Having already developed a successful Mastery for Maths scheme, staff at St Thomas of Canterbury school have begun to develop a Mastery for English scheme of work. They have taken many of the principles of the Maths Mastery and adapted them to suit; for example, the six-part lesson plan has proved really successful to deepen learning and understanding. The main point made through this approach is not to differentiate by activity, but by support; providing children with an appropriate level of scaffolding will support them in being able to all access the same learning outcomes and all achieve some depth of learning.
The six-part lesson consists of:
In addition to this lesson format, the Mastery of English also adapts the feedback and marking ideas from Mastery of Maths. Teachers give children a practise/deepen sheet stuck into their books following their learning, and highlight which task the child is to do according to their learning; if they have understood the learning outcome and achieved it, they will answer the deepen questions. If the teacher feels the child needs more practice, they will ask them to do the practise questions. Their marking is a simple tick/highlight and quick, general comments. This allows teachers and LSAs time to offer same-day interventions, which are completed in books with a quick comment on the work done by the adult leading the intervention.
With regards to topic and planning, the school chose to study just three main class texts in detail; one text per half term. The text is selected based on its quality, and if it does not fit to the class topic they felt that it wasn’t an issue; they would choose different topics to fit the book, or would move topics around the find the links. The texts always chosen first, not the topics. From there, teachers would read, study and annotate their own copy of the text. This was to ensure they were aware of the content and any possible teaching points within the text. Next, teachers made a mindmap of all the other texts children could read/write/produce alongside the class text. For example, the year six class were reading War Horse – the mindmap consisted of a newspaper stating the beginning of war, a propaganda poster for persuasive langauge, non-chronological reports for the war effort, training horses and the use of animals in the war, as well as author biographies and non-fiction texts about horses. Lessons were then planned in reverse; teachers decided on the outcome children were to acheive, selected appropriate chapters/extracts of the text and any supporting texts needed.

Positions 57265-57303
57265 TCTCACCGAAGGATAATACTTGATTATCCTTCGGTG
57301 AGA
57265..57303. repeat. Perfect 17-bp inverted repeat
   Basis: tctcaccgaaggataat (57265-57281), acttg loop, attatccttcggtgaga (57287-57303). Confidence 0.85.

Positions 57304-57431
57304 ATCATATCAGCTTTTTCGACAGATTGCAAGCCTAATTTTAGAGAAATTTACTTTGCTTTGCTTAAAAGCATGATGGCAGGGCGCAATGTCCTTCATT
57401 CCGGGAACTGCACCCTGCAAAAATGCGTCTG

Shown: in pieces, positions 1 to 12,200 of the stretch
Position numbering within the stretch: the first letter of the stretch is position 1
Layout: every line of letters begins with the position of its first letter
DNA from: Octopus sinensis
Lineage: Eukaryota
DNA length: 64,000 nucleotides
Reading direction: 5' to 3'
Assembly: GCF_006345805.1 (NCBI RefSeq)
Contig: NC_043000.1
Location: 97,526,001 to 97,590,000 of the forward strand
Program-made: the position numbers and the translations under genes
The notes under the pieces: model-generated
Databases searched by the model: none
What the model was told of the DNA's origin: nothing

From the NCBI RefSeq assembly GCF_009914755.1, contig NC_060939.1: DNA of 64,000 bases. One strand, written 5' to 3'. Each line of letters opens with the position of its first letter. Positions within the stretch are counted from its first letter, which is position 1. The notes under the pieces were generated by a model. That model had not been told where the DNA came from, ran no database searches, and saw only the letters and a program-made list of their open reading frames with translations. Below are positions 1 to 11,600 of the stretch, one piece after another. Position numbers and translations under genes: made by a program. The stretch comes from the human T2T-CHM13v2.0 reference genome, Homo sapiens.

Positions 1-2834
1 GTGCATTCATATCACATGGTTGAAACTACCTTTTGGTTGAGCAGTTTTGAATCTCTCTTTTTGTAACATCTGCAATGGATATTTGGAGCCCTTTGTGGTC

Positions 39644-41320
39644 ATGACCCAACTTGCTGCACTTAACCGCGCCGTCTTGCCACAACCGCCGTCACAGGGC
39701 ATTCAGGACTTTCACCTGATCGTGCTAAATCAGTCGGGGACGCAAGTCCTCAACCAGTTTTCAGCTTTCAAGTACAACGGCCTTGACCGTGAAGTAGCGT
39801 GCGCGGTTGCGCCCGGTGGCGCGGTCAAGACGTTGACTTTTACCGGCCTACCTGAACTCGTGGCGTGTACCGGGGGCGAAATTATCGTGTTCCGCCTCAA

In all classrooms, they had a Literacy display board bearing a WAGOLL from the main class text or supplementary text. This was labelled or colour coded with a key to show the features needed to support children in achieving their learning outcome. This was changed everythime a new piece of writing was being worked on, and would show the best example and how the features being taught looked in context.
The whole class text was also used during Guided Reading. This was done as a whole class rather than in small, ability-set groups. These types of groups were only run as interventions for children who were still working towards the expected level. The class teacher would use a mix of three types of reading; independent reading, child-led reading and teacher-led reading. This was to ensure children got a good feel for all three without becoming too reliant on one particular type.
Key points we took away:
Cursive/pre-cursive font – not only modelling our own handwriting as this, but using a computer font for slides and worksheets to show the expected standard. A good font is NTPrecursive (needs to be purchased/downloaded).
Whole class text – children had given positive feedback on this way of teaching Literacy and enjoyed getting to understand and discuss a text over a longer period of time. It also produced higher quality pieces of writing.
WAGOLL writing examples from the text
Practise/deepen extension tasks – very good for evidencing whether a child has achieved greater depth!
Don’t select a text to fit to topic; only choose really high-quality texts that will enthuse your class!